Multimedia messaging is the Marmite of modern communications. Some people can find absolutely no use for it, while others can’t live without being able to send grainy photos and distorted audio clips to their techno-friends.
Well, regardless of your opinion of the virtues of MMS messaging, it’s finally here on the iPhone. The system is built quite seamlessly into the existing SMS app, with your message magically turning into an MMS when you select a photo from camera roll, take a new picture or drop in an audio clip (more on that in a moment) that you wish to send.
It should be noted that the landscape keyboard is present in MMS messaging too, but I wanted you to be able to see there was a photo attached in the screen capture.
Shortly after the 3.0 software has been installed on iPhone, the carrier should automatically setup MMS messaging for you. A couple of automatic messages will be sent to keep you informed of the progress, though it should be sorted in a matter of minutes.
As a note, US iPhone users are unable to use MMS. While AT&T insists that lack of support for MMS today is not a result of their 3G network being unable to handle it, they are actively working to make changes to the network for a late summer launch of MMS in the US.
As you know iPhone's home screen is on the far left, with all your additional applications stored on pages to the right. Well, in 3.0 this is no longer the case. To the left of your first screen full of applications is a search box.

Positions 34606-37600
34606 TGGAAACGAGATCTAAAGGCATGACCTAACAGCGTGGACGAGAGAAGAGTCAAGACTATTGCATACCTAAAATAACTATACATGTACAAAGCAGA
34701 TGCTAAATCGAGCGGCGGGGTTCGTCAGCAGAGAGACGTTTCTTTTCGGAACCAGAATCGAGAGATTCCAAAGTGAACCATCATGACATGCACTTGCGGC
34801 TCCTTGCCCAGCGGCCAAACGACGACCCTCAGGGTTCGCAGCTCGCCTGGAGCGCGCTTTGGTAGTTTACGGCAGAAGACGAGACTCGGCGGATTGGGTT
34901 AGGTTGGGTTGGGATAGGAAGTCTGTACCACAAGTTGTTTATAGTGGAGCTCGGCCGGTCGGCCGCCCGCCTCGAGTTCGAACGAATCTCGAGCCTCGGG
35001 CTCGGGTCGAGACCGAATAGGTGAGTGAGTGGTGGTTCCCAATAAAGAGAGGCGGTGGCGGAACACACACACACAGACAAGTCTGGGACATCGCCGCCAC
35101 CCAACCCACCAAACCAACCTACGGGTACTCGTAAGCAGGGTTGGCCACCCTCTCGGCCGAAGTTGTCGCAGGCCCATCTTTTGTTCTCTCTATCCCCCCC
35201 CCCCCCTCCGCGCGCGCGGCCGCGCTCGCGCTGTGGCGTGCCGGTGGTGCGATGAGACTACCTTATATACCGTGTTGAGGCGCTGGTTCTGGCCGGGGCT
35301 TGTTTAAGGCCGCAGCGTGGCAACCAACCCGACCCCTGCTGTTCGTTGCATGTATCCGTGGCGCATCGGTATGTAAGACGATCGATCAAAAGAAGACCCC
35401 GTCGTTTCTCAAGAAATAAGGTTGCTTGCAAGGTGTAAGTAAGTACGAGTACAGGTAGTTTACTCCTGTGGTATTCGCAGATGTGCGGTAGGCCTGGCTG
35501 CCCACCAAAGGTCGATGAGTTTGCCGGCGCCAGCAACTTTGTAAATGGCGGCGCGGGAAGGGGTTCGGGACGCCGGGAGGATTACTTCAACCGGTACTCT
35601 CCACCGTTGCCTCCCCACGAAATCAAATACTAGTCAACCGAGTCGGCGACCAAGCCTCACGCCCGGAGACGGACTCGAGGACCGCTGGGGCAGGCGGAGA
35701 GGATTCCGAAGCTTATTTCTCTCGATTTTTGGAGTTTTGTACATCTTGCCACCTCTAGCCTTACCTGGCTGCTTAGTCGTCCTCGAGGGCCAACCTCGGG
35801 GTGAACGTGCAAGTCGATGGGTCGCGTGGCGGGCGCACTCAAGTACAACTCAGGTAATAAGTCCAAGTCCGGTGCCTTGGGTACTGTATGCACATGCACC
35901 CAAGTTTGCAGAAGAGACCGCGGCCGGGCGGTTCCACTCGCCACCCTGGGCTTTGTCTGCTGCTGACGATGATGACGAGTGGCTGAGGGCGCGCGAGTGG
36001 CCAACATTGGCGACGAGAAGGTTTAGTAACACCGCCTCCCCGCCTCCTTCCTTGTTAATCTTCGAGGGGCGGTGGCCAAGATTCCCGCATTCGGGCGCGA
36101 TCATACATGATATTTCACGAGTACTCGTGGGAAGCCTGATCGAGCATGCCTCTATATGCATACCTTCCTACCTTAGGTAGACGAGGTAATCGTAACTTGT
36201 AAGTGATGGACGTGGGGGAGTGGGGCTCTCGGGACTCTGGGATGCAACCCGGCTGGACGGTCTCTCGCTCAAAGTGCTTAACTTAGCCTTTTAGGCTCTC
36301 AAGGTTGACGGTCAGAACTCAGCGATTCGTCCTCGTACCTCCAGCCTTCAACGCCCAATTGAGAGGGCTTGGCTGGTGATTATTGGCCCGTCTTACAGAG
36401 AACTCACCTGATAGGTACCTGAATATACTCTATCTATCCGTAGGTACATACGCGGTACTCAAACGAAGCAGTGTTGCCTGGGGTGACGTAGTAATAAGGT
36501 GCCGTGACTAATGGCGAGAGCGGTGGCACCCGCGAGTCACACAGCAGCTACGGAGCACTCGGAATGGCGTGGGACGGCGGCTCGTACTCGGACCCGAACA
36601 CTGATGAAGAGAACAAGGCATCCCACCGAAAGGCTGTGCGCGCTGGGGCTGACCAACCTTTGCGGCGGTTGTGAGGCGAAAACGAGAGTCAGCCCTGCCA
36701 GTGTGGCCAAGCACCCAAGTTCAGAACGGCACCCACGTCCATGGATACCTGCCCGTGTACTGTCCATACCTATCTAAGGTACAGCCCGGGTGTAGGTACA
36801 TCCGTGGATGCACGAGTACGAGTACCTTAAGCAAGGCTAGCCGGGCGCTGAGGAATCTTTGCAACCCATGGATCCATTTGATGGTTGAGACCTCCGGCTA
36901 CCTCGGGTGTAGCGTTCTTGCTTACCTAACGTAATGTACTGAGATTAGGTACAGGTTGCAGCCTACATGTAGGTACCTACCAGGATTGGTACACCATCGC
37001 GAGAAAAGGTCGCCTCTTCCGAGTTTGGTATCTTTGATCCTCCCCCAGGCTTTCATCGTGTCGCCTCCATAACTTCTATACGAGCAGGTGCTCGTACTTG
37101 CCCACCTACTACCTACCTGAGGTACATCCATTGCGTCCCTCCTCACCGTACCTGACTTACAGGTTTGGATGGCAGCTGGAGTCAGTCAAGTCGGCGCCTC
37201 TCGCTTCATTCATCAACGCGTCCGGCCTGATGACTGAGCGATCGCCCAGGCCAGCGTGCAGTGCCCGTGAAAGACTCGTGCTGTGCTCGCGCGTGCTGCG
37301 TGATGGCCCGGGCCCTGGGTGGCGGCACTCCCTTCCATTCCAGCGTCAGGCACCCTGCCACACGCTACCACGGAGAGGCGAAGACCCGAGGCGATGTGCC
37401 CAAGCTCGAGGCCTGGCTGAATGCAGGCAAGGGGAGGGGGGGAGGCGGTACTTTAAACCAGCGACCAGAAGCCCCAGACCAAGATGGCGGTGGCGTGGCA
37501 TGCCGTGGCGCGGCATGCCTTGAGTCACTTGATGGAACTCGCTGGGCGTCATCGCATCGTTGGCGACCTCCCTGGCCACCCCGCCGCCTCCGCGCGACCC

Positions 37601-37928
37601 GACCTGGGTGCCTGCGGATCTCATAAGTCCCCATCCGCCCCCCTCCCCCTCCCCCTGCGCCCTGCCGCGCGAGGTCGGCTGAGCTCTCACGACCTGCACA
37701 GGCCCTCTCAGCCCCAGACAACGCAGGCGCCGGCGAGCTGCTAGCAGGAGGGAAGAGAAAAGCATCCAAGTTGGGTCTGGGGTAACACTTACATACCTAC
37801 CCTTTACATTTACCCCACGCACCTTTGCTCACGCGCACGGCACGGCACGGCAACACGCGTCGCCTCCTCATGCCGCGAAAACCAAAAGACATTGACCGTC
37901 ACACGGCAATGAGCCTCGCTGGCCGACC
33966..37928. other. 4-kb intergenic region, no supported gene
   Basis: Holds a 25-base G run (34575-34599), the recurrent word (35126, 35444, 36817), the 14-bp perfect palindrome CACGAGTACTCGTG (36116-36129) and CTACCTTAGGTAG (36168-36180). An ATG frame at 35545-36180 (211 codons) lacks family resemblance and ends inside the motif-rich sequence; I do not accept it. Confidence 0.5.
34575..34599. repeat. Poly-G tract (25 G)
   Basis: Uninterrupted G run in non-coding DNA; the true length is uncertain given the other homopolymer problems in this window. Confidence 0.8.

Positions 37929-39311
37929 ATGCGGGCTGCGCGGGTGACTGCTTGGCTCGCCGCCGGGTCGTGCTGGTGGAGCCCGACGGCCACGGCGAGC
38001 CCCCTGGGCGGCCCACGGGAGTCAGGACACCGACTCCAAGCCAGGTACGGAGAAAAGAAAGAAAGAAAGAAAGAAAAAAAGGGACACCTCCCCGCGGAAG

I can't resist pointing out, before we go any further, but the new, amazing, wonderful Spotlight search doesn't have the landscape keyboard. It's only got the mini, portrait one. [Insert your own anti-Apple sentiment here].
Anyway, other than it being a little bit difficult to type on, this is likely to be pretty useful new function. This search box hunts through everything on the iPhone for the search string you've entered.
Contacts, applications, notes, e-mails (including deleted ones, it seems - not sure how useful that is though), text messages and everywhere else the text is likely to appear. Nice.
You see, the notes application was kind of irksome, being as it was so difficult to type on, but now we've got the full-size keyboard it's likely to get more use. But there's no harm in the fact that it's now backed up by the option to record voice memos.
The iPhone's microphone is pretty good, and benefits the new voice memo application extremely well. I'm not saying you won't have to listen carefully at times, but in this relatively quiet office the iPhone recorded a clear and audible voice memo with the handset a good two feet away. This means you can at least leave the handset on the desk, or on the dashboard (I'm not sure how you'd initiated voice memo while driving (legally)) and still record those vital sound bites.
The application also makes it very easy to share your record voice memos either by MMS or by e-mail. Another very welcome addition that should probably have been here all along.